In a new reading of Immanuel Kant’s work, this book interrogates his notions of the imagination and anthropology, identifying these – rather than the problem of reason – as the two central pivoting orientations of his work. Such an approach allows a more complex understanding of his critical-philosophical program to emerge, which includes his accounts of reason, politics and freedom as well as subjectivity and intersubjectivity, or sociabilities. Examining Kant’s theorisation of the complexity of our phenomenological existence, the author explores his transcendental move that includes reason and understanding whilst emphasising the importance of the faculty of the imagination to undergird both, before moving to consider Kant’s pluralised, transcendental notion of freedom. This outstanding book will appeal to scholars with interests in philosophy, politics, anthropology and sociology, working on questions of imagination, reason, subjectivities and human freedom.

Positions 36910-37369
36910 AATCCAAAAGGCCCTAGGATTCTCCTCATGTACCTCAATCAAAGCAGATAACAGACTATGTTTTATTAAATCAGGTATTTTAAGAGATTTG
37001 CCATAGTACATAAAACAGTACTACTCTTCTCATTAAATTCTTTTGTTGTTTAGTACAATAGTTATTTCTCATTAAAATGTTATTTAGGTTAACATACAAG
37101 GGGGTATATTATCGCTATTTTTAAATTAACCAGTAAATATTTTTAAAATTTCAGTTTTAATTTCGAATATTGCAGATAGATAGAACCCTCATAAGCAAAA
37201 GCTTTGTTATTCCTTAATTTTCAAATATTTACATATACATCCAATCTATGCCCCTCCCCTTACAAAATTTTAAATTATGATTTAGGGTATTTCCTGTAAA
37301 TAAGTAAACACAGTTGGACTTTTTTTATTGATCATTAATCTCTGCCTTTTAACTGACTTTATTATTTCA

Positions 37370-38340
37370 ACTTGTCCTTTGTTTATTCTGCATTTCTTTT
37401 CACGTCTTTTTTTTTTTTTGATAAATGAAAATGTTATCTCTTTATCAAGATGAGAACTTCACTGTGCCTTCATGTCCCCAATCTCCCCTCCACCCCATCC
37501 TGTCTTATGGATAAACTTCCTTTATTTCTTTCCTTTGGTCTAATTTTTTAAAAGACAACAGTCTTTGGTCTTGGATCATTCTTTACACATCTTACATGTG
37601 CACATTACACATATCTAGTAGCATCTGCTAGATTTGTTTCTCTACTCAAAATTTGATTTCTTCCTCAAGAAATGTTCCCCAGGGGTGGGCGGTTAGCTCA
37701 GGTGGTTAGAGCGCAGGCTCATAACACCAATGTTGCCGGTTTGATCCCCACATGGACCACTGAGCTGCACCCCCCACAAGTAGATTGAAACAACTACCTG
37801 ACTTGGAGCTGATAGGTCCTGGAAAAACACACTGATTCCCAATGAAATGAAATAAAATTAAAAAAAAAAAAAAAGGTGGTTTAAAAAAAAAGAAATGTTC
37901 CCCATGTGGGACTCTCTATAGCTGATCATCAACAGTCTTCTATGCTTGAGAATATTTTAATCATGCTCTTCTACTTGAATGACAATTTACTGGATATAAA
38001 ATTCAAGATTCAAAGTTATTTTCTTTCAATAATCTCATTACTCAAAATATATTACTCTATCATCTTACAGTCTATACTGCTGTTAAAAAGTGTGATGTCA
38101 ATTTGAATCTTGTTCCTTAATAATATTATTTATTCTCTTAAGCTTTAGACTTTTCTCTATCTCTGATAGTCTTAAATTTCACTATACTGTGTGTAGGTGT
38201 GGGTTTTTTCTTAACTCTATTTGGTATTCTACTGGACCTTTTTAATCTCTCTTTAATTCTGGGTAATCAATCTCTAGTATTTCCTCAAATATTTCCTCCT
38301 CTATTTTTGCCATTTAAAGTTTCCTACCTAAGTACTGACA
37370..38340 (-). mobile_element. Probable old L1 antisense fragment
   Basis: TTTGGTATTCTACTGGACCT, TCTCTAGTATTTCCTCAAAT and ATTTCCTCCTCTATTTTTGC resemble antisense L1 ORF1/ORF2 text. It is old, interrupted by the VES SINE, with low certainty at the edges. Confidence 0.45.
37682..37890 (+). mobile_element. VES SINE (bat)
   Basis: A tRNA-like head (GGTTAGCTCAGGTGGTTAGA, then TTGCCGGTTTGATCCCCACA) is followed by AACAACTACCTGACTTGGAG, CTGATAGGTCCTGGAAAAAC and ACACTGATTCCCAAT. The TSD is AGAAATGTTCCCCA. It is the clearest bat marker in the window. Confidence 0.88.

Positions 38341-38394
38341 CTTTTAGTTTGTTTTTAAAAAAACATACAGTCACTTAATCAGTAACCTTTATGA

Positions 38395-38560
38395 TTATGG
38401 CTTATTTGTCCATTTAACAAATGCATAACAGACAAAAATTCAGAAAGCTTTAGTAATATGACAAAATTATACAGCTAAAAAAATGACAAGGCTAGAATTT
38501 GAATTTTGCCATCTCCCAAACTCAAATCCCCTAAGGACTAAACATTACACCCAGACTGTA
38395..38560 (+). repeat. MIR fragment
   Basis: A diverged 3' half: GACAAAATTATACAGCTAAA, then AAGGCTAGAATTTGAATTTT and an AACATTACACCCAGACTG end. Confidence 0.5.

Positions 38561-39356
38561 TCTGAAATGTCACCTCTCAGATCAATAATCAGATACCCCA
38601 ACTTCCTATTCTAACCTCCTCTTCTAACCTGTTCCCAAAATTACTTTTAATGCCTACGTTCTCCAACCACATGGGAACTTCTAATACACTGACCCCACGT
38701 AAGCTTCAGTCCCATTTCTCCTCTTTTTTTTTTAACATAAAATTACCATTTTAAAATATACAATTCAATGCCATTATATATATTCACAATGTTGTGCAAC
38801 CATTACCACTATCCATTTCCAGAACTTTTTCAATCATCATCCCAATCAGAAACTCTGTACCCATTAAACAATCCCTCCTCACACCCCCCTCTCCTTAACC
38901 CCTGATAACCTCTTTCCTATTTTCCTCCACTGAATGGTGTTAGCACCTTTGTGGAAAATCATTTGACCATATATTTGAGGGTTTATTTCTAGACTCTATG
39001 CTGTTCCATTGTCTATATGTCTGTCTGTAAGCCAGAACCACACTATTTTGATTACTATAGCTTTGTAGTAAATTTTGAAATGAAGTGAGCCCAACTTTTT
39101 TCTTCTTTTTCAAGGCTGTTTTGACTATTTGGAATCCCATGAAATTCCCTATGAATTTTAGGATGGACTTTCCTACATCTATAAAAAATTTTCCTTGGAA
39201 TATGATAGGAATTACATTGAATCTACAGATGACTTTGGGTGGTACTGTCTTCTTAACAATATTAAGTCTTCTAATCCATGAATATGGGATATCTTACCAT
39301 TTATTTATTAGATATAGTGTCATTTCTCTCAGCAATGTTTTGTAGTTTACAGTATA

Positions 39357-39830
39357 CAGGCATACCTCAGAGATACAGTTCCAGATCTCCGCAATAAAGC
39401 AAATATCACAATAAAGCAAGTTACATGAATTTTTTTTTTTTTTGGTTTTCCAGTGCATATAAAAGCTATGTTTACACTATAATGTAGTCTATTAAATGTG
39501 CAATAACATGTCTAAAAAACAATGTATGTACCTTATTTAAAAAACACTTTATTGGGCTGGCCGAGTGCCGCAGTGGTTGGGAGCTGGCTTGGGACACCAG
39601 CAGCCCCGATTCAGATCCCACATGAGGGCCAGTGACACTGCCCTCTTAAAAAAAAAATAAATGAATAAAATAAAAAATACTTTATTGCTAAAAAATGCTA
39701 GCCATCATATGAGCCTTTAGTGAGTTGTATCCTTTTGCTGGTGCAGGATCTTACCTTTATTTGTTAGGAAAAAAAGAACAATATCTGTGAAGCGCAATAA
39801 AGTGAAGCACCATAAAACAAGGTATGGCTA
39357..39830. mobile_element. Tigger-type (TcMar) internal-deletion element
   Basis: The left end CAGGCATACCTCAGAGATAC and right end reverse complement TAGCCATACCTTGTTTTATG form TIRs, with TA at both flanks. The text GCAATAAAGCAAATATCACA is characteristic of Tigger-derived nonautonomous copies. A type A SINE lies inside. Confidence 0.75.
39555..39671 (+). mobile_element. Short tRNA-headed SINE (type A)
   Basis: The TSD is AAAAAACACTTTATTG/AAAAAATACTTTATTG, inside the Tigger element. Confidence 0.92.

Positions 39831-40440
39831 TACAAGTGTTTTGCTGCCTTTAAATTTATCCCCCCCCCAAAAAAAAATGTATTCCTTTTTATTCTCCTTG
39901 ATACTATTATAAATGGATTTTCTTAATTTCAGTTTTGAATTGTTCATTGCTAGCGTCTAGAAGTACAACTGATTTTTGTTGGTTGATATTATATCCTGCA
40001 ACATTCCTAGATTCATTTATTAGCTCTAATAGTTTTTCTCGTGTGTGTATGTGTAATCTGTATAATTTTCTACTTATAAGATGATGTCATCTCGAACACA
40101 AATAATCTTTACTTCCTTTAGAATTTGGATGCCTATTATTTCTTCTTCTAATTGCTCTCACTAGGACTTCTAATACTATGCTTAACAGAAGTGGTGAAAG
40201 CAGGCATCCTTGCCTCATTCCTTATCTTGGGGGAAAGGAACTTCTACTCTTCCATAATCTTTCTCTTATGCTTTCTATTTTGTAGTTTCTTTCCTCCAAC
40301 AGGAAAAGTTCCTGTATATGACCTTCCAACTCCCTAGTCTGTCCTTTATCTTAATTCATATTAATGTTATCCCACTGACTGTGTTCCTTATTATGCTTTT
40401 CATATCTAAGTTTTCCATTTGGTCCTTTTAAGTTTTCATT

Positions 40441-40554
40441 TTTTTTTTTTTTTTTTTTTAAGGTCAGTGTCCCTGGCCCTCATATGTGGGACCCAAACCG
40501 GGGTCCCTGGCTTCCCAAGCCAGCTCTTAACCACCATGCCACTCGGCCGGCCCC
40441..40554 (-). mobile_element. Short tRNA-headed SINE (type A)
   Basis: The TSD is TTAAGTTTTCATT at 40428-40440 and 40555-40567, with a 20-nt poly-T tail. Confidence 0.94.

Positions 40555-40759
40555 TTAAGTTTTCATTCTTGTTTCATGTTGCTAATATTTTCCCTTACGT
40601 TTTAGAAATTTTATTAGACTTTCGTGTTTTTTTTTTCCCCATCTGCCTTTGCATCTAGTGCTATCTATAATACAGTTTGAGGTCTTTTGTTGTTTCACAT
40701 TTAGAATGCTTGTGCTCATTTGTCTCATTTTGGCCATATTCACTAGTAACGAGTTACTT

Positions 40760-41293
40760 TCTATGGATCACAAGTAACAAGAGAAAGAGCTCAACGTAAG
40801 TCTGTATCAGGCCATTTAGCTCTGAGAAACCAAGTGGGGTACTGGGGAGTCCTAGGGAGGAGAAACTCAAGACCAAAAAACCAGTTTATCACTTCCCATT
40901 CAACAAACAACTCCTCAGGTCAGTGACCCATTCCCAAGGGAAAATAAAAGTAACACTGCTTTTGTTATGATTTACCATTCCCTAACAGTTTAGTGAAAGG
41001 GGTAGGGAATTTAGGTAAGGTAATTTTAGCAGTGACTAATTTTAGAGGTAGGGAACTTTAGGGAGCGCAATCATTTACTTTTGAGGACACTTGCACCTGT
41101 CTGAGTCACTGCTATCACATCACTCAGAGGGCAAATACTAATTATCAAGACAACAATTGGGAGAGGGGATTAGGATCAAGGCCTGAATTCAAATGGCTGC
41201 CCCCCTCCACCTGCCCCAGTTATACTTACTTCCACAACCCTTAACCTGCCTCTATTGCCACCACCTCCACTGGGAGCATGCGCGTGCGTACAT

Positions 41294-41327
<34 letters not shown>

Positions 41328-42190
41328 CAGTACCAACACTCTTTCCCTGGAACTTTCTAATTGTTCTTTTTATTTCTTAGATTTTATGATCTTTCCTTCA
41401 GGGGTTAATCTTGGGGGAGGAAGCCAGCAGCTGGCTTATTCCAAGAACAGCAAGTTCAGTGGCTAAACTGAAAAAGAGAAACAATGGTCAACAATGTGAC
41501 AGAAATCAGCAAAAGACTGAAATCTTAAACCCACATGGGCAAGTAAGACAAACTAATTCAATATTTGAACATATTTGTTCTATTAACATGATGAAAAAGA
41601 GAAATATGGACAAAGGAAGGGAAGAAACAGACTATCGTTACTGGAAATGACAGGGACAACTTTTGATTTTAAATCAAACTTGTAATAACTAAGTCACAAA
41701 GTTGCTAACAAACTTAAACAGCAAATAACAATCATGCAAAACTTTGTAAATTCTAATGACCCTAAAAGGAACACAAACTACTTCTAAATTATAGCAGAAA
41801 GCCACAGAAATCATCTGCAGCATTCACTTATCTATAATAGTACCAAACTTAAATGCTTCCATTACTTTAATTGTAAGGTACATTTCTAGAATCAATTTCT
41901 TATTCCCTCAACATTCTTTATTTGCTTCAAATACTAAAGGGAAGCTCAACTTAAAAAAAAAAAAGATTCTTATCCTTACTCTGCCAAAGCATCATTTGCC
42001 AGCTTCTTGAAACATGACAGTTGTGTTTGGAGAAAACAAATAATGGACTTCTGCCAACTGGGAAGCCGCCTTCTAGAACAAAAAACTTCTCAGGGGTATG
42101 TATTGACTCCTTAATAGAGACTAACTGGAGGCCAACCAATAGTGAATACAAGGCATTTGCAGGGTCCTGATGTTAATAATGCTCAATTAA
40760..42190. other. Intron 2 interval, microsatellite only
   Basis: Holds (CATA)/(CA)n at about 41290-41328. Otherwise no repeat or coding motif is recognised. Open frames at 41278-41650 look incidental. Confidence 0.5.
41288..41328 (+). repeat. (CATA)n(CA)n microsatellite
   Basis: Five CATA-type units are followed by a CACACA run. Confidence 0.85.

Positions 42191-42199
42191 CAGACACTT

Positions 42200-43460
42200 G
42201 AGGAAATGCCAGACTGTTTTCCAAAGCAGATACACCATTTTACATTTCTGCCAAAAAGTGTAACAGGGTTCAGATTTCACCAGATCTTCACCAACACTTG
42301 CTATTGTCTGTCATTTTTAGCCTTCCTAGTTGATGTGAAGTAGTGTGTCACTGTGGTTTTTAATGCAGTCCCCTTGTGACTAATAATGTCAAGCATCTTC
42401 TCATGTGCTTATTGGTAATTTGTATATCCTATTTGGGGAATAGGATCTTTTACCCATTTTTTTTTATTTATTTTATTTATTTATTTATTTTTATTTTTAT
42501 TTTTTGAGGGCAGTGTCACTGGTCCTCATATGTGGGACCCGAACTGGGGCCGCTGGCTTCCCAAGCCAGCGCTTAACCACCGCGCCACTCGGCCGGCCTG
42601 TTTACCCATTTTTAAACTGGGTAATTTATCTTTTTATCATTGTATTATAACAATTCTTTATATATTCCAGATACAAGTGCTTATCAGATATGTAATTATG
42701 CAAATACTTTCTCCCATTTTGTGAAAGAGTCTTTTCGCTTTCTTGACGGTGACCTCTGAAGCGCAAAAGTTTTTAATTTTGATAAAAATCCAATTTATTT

chapter |10 pages


A pragmatic anthropology with imaginative intent

chapter 2|28 pages

Anthropological investigations

Difficult selves

chapter 3|29 pages

The critique of impure reason

The schematic imagination

chapter 5|30 pages

Kant’s political-cosmopolitan notion of freedom

Freedom, society and politics in the context of unsociable sociability

chapter 6|21 pages

Creating sociable sociability

Practical imagining